Thank you all for using Universalis. If you have trouble or questions, or suggestions, do write to us at or use the Contact Us button in one of the apps. Don't reply directly to the email this newsletter came in unless you really want to stop getting the emails! Let us all keep one another in our prayers as always.

Martin Kochanski
Universalis Publishing Limited
Facebook: Universalis
Twitter: @CatholicFeasts

Wednesday, April 11, 2018


If I had to do high school all over again, I'd take 3 or 4 years of Latin. I had a great Latin teacher (Miss Houk) but I didn't think about taking more than the two years that I did managed to pass. Anyway, if you're interested, you can download ebooks of the latest edition (2010) of the Liturgia Horarum in four volumes, 11.50 euros each which comes to about $14.23 per. It's also available in Italian. No English yet. Check it out.

Wednesday, April 4, 2018

So..How's that Revised Breviary Coming Along?

My co-blogger Mike's previous post about a reprinting of the Latin Liturgy of the Hours led to some discussion in the comments about the long awaited revision/retranslation of the American English edition.

Obviously this is something we are all waiting for with great longing, or great curiosity, or perhaps great trepidation, depending on one's perceptions on the abilities of the U.S. Bishops' committee on Divine Worship and ICEL --that is, International Commission on English in the Liturgy. 

This blog was probably the first source to break the story about the proposed revision in this post and in  this one. But that was back in 2012. Progress since then has been slow but steady. If you want more details on this from the only reliable source, then go to this page from the USCCB website for a complete rundown. I'm so glad that Mike noted this pages in those comments the other day. It gives the reader a good sense of why this process is so slow. Some parts of the LOTH (in the United States) are taken from the New American Bible, while the psalms are the Revised Grail Psalms, the work of the monks of Conception Abbey in Missouri. Then there's the antiphons, Intercessions,hymns and concluding prayers, which are the work of ICEL, translating texts that come from the Vatican publishing house. So we are talking about four different entities, four different copyright holders.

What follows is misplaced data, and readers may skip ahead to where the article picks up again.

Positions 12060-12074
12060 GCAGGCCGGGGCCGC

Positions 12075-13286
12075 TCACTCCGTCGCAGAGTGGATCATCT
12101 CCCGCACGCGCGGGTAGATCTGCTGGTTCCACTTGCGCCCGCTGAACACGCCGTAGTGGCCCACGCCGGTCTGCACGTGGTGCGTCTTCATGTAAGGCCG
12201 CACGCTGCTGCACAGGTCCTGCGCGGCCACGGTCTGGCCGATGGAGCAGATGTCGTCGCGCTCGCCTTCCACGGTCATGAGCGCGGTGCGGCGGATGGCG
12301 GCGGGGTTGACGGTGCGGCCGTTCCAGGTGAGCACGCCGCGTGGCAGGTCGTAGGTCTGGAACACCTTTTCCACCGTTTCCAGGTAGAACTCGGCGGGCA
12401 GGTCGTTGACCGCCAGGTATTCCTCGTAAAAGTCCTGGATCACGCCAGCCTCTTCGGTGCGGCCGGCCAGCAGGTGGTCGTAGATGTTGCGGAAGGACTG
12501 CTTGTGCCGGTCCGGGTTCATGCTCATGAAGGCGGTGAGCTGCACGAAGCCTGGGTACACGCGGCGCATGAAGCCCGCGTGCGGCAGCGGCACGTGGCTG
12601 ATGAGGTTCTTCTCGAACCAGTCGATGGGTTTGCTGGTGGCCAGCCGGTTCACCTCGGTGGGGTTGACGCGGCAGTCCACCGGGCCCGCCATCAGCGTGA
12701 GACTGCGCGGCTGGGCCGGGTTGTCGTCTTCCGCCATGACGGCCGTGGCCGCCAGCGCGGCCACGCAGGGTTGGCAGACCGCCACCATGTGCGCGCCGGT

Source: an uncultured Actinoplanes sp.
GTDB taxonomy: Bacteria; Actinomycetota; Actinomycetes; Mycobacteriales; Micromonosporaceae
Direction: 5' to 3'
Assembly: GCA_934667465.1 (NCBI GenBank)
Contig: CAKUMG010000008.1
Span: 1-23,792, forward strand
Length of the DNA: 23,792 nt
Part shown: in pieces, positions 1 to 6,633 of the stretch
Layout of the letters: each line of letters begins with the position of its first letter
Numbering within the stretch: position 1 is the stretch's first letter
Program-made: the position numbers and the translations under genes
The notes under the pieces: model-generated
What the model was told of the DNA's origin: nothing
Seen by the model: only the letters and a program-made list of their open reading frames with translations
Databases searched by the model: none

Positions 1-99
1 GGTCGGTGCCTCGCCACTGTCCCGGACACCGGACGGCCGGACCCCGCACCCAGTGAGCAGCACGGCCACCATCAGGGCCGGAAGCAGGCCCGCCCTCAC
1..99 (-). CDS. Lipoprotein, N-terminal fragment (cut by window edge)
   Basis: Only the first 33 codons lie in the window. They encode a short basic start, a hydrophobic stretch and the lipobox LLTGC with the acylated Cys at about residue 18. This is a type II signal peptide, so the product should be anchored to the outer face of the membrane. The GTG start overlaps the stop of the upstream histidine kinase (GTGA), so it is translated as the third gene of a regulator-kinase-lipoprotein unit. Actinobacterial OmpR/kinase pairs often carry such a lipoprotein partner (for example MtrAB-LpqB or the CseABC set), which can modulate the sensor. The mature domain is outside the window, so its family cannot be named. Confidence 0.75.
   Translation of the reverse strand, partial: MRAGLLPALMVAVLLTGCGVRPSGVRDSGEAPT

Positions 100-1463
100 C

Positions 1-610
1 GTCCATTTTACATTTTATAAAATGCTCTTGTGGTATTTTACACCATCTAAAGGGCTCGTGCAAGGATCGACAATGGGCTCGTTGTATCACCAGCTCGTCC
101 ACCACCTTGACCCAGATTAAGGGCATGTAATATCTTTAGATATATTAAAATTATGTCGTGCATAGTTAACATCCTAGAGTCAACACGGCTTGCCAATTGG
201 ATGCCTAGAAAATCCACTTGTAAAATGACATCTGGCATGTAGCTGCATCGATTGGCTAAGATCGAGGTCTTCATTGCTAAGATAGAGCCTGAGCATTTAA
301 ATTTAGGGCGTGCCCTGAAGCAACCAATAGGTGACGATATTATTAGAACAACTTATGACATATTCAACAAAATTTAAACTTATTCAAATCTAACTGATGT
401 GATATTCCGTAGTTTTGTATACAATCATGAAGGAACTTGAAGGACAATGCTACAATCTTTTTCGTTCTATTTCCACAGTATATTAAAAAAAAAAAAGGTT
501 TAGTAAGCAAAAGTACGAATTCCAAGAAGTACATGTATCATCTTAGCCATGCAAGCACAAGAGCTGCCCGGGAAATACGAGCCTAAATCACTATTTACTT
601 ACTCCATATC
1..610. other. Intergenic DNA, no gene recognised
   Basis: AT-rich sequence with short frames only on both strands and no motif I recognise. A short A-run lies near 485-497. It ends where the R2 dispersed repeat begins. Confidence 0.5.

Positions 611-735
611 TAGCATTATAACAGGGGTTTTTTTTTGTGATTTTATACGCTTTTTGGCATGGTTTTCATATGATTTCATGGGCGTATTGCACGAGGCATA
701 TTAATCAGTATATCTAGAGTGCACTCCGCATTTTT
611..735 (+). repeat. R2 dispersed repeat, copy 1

You have to be a serious breviary nerd to read the entire piece, but it should answer all your questions.  Unless, of course, you are from the UK. If any Brits, Aussies, Canadians, or Kiwis out there know how, if at all, the Commonwealth bishops are coordinating with the USA on this,or just doing a new translation of their own, please share the news!

As I keep telling people, the Bishops and these other entities are share this trait in common with the Lord: to their eyes, "a thousand years are like yesterday, come and gone, or like a watch in the night."(Psalm 90:4)  So the rest of us just have to be patient.

Tuesday, April 3, 2018

Reprint of the Liturgia Horarum Coming Soon

From the New Liturgical Movement:


Some readers of NLM may have already seen the recent announcement by the Libreria Editrice Vaticana: the Latin editio typica altera of the Liturgia Horarum, out of print for some time, is being reprinted. The first volume is expected by June. Those who are interested in acquiring a copy can e-mail the Sales Department ( for pre-orders and more information...

The first volumes of Liturgia Horarum, which are currently being edited, will be available in print starting this June. Two different versions will be published: classic and with gilded edges. The cover price is not yet available, but the four volumes can already be pre-ordered by emailing our sales office at